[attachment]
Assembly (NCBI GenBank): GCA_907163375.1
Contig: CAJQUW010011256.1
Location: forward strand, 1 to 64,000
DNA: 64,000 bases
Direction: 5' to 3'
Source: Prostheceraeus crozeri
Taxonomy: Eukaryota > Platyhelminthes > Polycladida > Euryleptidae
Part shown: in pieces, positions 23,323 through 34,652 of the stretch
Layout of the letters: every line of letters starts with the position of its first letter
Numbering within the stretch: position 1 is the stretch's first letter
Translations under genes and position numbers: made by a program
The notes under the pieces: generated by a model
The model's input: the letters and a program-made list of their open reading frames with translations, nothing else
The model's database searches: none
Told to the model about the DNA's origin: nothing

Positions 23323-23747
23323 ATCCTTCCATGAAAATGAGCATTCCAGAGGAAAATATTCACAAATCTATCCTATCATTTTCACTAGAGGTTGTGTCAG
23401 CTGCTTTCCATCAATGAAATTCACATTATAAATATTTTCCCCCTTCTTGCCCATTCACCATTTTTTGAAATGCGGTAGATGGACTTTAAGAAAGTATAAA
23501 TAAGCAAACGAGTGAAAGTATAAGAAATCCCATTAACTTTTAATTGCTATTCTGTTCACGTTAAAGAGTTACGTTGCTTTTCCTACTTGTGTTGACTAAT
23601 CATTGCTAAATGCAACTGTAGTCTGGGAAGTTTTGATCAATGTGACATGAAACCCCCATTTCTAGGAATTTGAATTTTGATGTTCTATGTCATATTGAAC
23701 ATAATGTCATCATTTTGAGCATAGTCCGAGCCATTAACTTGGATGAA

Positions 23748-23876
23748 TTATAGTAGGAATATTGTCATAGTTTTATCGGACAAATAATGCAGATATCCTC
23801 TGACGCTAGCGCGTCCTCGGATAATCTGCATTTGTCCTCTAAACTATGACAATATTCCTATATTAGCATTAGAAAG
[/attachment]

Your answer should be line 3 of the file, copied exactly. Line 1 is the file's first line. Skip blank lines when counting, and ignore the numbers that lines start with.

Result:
Location: forward strand, 1 to 64,000